Architecture Destroyed: Stoddard-Downs House

Vol. 6, No. 3 

In November of 1984, County Historian and Cobblestone Museum Director C. W. Lattin published a book entitled Architecture Destroyed in Orleans County, New York. The focus of this work was to call attention to the numerous homes, civic buildings, and houses of worship lost to “progress” throughout the history of our county. Over the thirty-five years since that book was published, our community has lost countless other structures due to accidents, neglect, or other reasons beyond our control. After the recent unfortunate loss of a beautiful Italianate house on South Main Street in Holley, I thought it would be fitting to highlight the history of past owners of the home while calling attention to a very important role of local historians; the role of documenting current events. 

The origins of the home date back to Moses N. Stoddard, whose personal biographical information is drawn from his obituary appearing in the Holley Standard on June 3, 1886. Born in Connecticut, Stoddard worked in a woolen mill as a young man ultimately earning the position of superintendent of the mill. … Continue readingArchitecture Destroyed: Stoddard-Downs House

Orleans I.O.G.T. Received Banner for Membership Growth

Vol. 5, No. 39

October is American Archives Month and is a wonderful opportunity to feature some of the collections within the Department of History. Although the County Historian maintains an extensive collection of published works, documents, photographs, ephemera, and other paper materials, a number of textile and 3D artifacts exist within the office. This “prize banner,” awarded to the Orleans District Lodge of the I.O.G.T. (2019.010), recognizes the organization’s membership growth during the 1908-09 year.

Established in 1850 as the Knights of Jericho by Daniel Cady, the organization merged the following year with a similar lodge from Oriskany Falls to form the Order of Good Templars. A schism in the organization in 1852 caused a number of members to form the Independent Order of Good Templars, renumbering Excelsior Lodge of Syracuse from Lodge No. 14 to Lodge No. 1. … Continue readingOrleans I.O.G.T. Received Banner for Membership Growth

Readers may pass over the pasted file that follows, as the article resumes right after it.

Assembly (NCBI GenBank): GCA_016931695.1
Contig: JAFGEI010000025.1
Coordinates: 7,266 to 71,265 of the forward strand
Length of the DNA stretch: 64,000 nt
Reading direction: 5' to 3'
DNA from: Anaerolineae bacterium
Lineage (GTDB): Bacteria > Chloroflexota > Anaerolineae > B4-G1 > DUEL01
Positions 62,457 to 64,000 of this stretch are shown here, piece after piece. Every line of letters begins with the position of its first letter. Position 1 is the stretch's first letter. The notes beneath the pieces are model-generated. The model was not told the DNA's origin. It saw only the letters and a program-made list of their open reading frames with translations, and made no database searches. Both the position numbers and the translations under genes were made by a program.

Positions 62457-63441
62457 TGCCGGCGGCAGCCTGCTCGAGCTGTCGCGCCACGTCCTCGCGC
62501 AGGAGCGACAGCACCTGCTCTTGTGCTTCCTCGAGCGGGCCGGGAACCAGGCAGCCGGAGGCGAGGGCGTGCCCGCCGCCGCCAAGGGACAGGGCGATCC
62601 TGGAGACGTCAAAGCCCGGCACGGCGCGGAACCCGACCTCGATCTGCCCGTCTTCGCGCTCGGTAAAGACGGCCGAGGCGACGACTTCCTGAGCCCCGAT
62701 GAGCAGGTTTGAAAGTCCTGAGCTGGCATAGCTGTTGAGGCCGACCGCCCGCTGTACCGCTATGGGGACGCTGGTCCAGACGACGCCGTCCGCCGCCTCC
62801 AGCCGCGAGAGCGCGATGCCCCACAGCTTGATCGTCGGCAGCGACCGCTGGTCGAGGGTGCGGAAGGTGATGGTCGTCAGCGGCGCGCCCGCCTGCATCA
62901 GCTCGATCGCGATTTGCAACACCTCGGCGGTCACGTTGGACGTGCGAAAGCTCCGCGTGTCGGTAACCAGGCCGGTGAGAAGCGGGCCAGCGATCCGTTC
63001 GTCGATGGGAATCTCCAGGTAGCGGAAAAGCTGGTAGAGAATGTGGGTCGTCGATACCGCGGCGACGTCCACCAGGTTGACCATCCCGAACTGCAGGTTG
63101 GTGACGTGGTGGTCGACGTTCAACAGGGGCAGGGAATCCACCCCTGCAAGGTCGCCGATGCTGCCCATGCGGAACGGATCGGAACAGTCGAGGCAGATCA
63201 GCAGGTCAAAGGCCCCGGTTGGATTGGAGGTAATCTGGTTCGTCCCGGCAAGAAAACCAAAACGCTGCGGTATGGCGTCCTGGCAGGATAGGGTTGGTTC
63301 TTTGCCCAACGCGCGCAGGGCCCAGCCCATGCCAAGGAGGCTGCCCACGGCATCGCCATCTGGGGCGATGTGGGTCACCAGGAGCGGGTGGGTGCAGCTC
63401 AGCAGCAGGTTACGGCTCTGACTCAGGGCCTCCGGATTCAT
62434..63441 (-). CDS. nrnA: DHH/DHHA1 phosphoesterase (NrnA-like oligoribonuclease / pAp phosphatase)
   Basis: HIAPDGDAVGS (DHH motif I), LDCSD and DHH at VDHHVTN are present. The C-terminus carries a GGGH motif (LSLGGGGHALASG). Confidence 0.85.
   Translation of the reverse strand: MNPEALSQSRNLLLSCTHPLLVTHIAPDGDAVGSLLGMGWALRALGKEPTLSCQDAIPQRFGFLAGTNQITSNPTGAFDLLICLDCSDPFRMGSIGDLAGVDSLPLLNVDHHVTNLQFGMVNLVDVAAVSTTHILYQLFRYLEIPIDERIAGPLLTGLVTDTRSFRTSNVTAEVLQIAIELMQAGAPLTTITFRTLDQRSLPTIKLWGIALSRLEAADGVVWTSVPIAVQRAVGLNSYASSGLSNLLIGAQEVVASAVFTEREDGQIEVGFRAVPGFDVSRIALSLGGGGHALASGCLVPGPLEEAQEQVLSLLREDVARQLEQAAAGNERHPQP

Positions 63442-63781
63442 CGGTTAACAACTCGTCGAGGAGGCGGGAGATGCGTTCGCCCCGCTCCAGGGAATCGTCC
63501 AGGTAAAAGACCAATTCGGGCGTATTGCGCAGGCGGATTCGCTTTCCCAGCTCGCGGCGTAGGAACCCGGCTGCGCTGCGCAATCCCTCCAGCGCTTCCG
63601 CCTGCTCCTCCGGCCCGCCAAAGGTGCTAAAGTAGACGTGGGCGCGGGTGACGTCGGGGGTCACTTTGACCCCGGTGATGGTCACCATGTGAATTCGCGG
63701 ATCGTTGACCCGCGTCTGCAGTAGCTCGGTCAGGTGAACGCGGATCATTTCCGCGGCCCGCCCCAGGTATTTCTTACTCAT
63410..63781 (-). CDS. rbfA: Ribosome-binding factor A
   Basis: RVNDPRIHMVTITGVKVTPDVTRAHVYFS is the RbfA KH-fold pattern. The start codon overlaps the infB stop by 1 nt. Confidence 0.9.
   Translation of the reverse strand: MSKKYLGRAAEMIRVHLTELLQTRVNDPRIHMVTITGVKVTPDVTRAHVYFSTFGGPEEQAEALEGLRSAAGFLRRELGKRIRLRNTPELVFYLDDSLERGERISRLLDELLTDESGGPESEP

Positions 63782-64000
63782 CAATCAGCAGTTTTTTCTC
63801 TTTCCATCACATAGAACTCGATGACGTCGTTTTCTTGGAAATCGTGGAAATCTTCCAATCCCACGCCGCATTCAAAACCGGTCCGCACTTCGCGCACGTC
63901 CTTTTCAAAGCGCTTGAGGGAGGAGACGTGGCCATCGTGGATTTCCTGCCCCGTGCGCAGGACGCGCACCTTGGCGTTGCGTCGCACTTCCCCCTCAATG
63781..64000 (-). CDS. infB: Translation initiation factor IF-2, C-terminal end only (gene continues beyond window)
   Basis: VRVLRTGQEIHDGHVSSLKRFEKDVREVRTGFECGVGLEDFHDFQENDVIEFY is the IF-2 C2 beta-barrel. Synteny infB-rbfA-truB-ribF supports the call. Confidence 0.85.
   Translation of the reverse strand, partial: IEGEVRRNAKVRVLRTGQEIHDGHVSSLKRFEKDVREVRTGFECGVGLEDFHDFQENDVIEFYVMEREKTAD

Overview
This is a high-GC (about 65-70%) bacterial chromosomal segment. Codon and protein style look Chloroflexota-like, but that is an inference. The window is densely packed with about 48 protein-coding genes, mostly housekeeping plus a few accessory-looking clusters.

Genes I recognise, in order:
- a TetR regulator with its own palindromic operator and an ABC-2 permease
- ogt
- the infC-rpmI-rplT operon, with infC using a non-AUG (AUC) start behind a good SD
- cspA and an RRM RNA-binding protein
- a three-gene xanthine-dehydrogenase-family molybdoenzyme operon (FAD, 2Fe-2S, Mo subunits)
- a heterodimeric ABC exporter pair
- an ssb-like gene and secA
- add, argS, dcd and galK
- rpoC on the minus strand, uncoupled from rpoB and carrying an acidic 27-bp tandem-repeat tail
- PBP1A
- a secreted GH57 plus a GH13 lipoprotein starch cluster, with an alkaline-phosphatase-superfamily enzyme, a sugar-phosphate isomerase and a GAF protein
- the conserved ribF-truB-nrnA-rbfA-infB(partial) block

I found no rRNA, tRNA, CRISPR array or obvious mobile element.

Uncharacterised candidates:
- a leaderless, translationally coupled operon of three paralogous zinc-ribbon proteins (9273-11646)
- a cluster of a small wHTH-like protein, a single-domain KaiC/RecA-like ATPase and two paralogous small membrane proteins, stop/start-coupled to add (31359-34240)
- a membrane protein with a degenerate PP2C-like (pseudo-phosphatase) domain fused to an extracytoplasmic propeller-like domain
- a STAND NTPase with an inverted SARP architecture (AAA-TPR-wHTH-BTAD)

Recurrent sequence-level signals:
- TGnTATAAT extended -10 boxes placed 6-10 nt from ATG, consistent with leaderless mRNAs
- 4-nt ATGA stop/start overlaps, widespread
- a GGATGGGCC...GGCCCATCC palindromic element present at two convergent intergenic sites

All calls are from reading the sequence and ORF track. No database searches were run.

Blacksmiths Provided Essential Services for Local Farmers

Vol. 5, No. 17 Taken after 1903, this photograph shows the blacksmith shop of Frank W. Donohue as it appeared on Mechanic Street in Holley, just south of Public Square. This building and the billiards room showing to the left were situated south of the block currently occupied by Holley Falls Bar & Grill. Frank “Duff” Donohue, pictured right, stands in front of his business with George Jenks (left) and Joseph Haight (middle). Mag the horse is the centerpiece of this photo, demonstrating the work primarily carried out by blacksmith shops; the sign reads “F. W. Donohue, Horse Shoeing and

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Express Train Collides with Locomotive in Holley, 1926

Vol. 5, No. 1 This photograph, taken September 25, 1926, shows the aftermath of a locomotive collision at Holley. Looking south on South Main Street, the Holley Electric building is pictured on the left. A few individuals are in the vicinity, including a young girl standing between the tall white fence and truck along the left side of the road. Upon closer inspection, a bicycle is lying on the curb near the railroad overpass, possibly left there by the girl. At 3:33pm on September 24, 1926, an express train, Engine 3373, pulling 28 cars and two coaches departed the Fancher

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All I Want for Christmas is Historic Preservation

Vol. 4, No. 50 The Christmas season is upon us and it is customary to write a piece about Charlie Howard, his Santa Claus School, or Christmas Park. If I had the privilege of sitting on Howard’s lap, what would I ask for? Simple answer; historic preservation. Unfortunately, our history is marred by poor decisions even though we make some of those decisions with the best intentions. The protection of our historic treasurers is perhaps the best representation of this. Material culture serves a valuable purpose in the process of interpreting the past. Void of any physical representation of past

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